The study of cell life and metabolism in the living human eye has great possibilities, but direct observation of the reactions of cells can be made only with the lower magnifications. Even this has proved a great boon, as accomplished with the aid of the slit-lamp microscope. Much has been learned through studies of histology and pathology. Much more remains to be learned of the complex chemical relations existing in the cells and the humors of the eye by working with living material in vitro.
The crystalline lens seems to be particularly adapted to in vitro experiments, because, of all the tissues of the body, the conditions surrounding it in vivo most closely simulate those which may be produced in vitro. Suspended as it is between the aqueous and vitreous, it is dependent for its nutrition not on the direct circulation of blood but on a process of endosmosis,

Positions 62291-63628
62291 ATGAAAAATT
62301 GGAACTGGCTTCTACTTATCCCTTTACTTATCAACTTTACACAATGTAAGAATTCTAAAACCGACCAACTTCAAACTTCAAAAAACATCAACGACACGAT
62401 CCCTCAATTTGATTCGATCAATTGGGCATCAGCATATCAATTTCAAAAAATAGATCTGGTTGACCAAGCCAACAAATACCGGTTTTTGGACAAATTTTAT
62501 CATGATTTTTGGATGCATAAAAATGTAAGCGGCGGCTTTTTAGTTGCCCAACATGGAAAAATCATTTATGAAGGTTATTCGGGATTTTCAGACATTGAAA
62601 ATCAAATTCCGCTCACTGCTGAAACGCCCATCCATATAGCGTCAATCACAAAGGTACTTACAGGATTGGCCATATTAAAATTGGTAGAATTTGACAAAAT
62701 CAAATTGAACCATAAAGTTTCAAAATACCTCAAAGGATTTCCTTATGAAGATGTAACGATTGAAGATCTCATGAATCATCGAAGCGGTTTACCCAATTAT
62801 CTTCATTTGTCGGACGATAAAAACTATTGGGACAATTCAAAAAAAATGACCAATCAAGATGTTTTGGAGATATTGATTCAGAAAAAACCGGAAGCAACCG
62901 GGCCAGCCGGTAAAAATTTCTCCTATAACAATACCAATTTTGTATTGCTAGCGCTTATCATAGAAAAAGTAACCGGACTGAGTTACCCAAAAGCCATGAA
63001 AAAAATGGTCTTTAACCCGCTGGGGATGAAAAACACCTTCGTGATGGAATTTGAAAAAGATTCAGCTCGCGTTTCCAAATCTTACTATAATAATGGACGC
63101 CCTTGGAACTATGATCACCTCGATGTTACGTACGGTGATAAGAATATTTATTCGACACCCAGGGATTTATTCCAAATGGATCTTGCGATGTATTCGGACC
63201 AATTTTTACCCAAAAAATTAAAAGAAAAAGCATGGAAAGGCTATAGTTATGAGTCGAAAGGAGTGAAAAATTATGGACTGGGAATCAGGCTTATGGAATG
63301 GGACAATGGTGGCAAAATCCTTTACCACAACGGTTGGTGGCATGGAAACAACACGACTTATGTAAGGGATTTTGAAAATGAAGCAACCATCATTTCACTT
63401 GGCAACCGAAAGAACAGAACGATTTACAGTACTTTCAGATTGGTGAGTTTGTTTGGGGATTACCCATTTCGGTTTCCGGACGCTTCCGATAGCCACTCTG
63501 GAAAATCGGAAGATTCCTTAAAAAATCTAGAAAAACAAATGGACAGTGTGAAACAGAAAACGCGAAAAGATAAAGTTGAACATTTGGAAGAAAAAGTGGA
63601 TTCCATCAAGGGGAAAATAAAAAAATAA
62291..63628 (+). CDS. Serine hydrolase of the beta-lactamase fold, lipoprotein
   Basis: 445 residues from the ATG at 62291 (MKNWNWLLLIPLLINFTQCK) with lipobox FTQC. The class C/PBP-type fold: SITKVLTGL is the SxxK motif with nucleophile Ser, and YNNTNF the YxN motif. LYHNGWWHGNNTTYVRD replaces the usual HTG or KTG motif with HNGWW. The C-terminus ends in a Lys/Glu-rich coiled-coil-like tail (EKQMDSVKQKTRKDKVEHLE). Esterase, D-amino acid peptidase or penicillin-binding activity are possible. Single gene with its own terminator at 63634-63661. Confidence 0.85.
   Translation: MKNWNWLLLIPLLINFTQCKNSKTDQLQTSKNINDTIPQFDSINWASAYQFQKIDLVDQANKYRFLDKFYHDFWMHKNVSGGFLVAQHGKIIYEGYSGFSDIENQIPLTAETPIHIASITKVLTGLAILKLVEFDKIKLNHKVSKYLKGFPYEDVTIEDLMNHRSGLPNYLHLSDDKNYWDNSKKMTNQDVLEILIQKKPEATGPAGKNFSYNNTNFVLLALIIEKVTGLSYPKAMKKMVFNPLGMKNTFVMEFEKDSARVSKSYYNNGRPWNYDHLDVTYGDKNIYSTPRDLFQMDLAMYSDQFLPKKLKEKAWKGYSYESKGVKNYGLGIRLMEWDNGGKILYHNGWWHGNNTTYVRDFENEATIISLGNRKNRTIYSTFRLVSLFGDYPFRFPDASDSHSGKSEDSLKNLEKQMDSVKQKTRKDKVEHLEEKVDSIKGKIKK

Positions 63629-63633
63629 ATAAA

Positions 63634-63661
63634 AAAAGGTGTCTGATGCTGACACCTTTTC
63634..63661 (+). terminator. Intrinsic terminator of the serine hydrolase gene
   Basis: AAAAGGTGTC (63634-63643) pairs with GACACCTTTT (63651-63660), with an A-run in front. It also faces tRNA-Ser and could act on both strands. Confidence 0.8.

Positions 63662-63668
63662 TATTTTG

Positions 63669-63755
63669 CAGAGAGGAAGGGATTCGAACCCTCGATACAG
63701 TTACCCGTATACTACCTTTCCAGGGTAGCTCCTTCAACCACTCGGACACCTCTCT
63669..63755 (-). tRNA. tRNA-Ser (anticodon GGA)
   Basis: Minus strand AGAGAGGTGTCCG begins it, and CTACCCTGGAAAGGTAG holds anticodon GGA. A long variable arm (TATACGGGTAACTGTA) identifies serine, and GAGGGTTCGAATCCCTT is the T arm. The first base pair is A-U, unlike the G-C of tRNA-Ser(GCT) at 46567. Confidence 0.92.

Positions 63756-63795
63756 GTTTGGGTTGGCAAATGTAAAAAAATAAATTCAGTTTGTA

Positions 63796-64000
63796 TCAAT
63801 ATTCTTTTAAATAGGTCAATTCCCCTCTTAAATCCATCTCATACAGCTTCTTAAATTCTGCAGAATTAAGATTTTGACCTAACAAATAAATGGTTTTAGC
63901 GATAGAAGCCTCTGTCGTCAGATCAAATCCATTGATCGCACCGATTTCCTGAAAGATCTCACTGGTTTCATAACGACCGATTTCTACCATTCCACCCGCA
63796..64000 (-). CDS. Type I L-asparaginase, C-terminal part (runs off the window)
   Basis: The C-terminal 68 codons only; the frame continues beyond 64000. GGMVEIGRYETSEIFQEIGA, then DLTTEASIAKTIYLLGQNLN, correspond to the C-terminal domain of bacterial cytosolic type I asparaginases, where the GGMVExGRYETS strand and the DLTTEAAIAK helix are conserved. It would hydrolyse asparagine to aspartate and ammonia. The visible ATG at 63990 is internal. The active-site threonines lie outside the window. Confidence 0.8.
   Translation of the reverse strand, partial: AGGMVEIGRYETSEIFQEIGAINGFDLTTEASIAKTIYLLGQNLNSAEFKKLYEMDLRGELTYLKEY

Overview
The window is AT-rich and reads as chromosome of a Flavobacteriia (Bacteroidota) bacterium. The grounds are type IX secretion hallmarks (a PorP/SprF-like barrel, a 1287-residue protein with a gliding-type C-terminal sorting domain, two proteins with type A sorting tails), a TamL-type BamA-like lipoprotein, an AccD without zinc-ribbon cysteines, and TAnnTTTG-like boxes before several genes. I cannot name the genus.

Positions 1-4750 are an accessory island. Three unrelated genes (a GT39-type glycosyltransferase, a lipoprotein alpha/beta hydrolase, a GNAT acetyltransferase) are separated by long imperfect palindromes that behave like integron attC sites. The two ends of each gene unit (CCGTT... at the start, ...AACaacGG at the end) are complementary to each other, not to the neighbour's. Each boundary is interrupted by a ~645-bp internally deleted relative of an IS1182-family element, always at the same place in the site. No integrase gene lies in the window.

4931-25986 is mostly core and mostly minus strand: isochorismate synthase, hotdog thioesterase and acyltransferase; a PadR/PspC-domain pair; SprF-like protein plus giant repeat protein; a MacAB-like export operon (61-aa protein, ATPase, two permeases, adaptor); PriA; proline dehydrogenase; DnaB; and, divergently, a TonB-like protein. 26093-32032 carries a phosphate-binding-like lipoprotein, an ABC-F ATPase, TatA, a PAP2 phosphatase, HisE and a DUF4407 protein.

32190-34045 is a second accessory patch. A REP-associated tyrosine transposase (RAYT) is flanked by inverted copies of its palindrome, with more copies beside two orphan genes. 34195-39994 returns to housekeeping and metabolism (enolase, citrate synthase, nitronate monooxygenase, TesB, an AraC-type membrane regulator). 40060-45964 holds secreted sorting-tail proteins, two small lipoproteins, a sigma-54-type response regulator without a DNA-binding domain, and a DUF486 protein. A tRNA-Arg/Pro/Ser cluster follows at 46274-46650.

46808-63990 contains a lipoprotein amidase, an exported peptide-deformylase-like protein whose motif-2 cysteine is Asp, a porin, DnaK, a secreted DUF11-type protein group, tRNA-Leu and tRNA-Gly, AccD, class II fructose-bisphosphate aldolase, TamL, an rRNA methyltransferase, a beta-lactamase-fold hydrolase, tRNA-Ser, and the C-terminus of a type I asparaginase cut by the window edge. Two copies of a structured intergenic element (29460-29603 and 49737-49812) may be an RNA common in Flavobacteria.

KIRBY DB. CALCIUM IN RELATION TO CATARACT: I. IN VITRO. Arch Ophthalmol. 1931;5(6):856–867. doi:10.1001/archopht.1931.00820060024002
Artificial Intelligence Resource Center
Customize your JAMA Network experience by selecting one or more topics from the list below.